Lessons From My Mentors

As a personal finance blogger, I’ve gone through my fair share of financial advice books. Let’s face it: many of them can be quite dull. They’re filled with investment strategies and tax loopholes but often miss the human touch, making them feel like repetitive lectures rather than engaging lessons.

This is why I’ve turned to classic biographies and success stories for a change of pace. Reading about the lives of successful individuals offers not just financial wisdom but also invaluable life lessons. These stories act as mentorships, teaching us how to enrich our lives beyond our bank accounts.

Here’s a few lessons from my mentors.

  • Never Give Up – More than any other, one lesson stands out from the books I’ve read: Never give up. If you have a goal or a dream, pursue it. If there’s a cause that you truly believe in, then fight for it. That’s not to say that you should doggedly chase greed or gluttony, but that you should do your best to achieve those things that are important to you. Great people struggle through daunting obstacles to reach their destinations.
  • Be Accountable – There’s nothing wrong with an occasional indulgence. But when the indulgence becomes a habit — or worse, a vice — this can affect your life. Even destroy it. If you have habits that prevent you from fulfilling your potential, find a way to boost your self-control. You’ll never achieve anything worthwhile until you can be accountable to yourself and your dreams.
  • Live With Integrity – Have a code of honour and live by it. Your code of honour might come from your faith, or from your education, or from your family values. Whatever the source, live by these values. Life is filled with temptations. The more you accomplish, the more people will tempt you with offers for quick gains or passing pleasures. Don’t cheat. Be honest. Work hard. And do the right thing, even when nobody is looking.
  • Pay Yourself First – If you will set aside 10 – 20% of all that you earn, your fortune will grow far beyond that of your peers. When you save — when you pay yourself first — you are using the strength of your youth to insure your uncertain tomorrow. Many a man is poor today, although he has worked like a slave, simply because he did not save.
  • Health Is the Real Wealth – Your health is your greatest asset. If you lack health, you cannot work, and cannot produce an income. Health allows you to engage in productive activities, at work and at play. It allows you to enjoy the company of your friends and family. And it allows you to live with vigour. Guard your health. Do not neglect your body.
  • Envy Is The Enemy – It never pays to compare yourself to others. Focus only on yourself and how the things you own and do relate to your goals. Don’t be jealous of others. Instead of looking elsewhere for wealth, look at your own life.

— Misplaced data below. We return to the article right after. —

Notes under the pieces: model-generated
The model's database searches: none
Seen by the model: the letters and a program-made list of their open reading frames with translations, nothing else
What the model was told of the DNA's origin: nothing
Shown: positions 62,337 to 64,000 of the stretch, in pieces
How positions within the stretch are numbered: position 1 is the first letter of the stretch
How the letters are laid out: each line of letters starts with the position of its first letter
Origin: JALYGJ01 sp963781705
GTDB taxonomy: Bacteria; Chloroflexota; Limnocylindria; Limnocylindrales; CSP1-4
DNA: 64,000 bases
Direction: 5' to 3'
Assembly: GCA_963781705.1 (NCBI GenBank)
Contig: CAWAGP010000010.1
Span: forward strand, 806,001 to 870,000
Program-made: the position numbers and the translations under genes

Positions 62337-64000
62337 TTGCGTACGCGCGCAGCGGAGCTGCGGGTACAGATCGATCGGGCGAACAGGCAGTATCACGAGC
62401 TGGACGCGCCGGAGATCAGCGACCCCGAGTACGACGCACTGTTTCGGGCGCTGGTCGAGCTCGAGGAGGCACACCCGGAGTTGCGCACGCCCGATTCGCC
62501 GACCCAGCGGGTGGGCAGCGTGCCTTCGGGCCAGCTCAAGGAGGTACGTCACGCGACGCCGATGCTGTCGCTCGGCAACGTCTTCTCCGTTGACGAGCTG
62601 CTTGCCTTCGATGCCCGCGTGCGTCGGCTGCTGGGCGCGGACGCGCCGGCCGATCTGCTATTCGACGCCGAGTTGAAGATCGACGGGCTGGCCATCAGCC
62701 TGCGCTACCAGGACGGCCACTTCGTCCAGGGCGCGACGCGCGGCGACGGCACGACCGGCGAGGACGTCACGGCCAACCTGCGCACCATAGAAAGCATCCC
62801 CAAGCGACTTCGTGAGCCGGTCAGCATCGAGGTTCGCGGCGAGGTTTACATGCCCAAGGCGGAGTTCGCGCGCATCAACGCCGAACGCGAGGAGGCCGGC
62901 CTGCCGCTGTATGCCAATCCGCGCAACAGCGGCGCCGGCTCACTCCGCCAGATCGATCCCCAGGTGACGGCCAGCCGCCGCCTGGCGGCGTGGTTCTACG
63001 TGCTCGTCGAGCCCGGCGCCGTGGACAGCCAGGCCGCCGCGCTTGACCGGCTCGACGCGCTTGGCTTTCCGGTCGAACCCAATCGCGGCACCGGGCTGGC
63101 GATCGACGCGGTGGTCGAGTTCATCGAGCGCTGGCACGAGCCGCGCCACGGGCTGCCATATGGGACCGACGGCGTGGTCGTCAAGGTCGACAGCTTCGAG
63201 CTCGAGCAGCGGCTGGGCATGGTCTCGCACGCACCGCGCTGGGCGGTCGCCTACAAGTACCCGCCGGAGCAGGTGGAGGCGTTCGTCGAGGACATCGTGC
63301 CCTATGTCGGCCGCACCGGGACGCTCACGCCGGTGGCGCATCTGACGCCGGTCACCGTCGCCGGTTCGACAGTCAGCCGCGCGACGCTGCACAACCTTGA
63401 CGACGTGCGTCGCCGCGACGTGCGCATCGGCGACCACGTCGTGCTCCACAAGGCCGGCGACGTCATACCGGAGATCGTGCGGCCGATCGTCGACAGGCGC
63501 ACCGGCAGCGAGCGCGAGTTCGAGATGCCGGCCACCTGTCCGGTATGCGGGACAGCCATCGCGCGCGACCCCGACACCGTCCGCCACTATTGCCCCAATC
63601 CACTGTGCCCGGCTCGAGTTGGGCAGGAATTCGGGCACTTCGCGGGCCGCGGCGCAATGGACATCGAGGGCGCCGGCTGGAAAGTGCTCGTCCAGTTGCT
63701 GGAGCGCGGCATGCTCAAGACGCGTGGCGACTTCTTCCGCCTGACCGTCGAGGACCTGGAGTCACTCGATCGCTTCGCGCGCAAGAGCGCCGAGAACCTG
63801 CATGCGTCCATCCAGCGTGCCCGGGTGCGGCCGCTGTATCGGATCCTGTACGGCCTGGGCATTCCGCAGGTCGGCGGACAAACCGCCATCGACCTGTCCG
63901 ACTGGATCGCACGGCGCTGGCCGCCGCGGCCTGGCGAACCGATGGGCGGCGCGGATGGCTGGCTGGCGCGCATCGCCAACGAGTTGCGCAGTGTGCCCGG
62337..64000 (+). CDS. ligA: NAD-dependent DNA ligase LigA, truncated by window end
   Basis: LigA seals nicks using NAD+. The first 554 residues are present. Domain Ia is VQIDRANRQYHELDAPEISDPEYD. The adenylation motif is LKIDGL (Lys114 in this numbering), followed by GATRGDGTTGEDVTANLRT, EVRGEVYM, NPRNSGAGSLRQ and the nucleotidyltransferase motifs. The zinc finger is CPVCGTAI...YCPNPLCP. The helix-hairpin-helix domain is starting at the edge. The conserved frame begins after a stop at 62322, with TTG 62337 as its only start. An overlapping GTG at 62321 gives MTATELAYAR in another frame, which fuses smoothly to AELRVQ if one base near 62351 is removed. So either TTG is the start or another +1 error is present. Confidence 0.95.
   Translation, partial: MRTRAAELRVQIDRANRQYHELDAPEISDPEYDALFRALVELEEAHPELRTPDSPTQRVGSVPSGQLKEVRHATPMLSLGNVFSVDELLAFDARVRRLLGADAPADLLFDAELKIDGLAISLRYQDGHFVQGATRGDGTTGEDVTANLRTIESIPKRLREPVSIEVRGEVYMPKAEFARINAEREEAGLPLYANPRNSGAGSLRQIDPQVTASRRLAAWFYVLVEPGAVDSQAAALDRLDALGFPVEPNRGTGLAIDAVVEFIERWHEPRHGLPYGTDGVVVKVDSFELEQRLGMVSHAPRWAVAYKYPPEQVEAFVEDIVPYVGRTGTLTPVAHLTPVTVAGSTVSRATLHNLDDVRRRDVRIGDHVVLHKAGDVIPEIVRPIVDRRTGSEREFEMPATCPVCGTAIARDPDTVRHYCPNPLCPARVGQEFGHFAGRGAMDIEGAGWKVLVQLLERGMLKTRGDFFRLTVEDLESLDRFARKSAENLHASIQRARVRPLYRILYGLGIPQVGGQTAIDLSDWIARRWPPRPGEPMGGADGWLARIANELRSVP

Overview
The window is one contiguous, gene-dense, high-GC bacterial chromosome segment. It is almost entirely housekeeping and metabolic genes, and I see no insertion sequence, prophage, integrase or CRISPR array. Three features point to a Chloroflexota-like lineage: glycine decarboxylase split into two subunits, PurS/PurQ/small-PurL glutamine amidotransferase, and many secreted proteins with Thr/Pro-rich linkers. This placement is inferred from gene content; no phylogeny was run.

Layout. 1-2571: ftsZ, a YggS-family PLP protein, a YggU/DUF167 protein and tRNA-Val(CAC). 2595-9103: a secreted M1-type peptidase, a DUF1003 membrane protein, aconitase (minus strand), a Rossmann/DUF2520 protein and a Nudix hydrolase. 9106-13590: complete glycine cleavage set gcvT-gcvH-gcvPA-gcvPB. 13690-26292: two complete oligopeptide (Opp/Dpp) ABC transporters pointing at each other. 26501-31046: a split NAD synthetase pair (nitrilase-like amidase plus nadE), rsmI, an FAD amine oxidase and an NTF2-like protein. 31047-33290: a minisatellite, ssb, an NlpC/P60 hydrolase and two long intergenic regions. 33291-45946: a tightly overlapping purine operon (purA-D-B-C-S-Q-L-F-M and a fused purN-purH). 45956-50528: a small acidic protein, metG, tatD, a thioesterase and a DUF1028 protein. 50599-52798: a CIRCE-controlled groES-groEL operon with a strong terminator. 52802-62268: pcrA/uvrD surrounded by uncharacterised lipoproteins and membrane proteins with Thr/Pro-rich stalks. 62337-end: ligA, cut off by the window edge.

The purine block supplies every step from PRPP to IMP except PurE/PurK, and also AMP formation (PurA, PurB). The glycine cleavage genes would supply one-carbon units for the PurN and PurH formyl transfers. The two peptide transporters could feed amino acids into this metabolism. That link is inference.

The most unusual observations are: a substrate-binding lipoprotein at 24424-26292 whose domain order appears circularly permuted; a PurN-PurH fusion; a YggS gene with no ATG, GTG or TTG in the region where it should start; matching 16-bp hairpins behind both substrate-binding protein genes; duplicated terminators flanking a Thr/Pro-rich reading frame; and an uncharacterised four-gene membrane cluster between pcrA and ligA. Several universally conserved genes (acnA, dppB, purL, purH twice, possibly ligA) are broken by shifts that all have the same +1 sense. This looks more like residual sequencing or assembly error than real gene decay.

• Live Modestly – Just as you should not allow the behaviour of your friends to influence your spending decisions, so too be conscious of your influence on them. If you have money, don’t flaunt it. And if you don’t have money, don’t pretend that you do.
  • Rome Wasn’t Built In A Day – In his book Outliers, Malcolm Gladwell writes that the difference between those who succeed and those who don’t is 10,000 hours. That is, those who achieve mastery have patiently practiced their craft for at least 10,000 hours — the equivalent of five years of full-time work. Practice may not “make perfect”, but it certainly breeds success.
  • We All Have Something To Teach – One book I strongly recommend (especially considering the state of the economy) is Hard Times by Studs Terkel. Hard Times is an oral history of the Great Depression. Terkel interviewed scores of men and women about their experiences during the 1930s. Their stories are amazing, and they offer great insight about how we can live better lives today.
  • Embrace an Abundance Mindset – Believing in abundance means recognizing that there is enough for everyone and that your success does not have to come at someone else’s expense. This mindset encourages collaboration, empathy, and generosity. When you view life through an abundance lens, you focus on opportunities rather than limitations.
  • The Golden Rule – Last but certainly not least, do unto others as you would have them do unto you.

By deeply understanding and applying these lessons, we can navigate both our financial and personal lives with greater wisdom, empathy, and success. I hope they help you as much as they’ve helped me.

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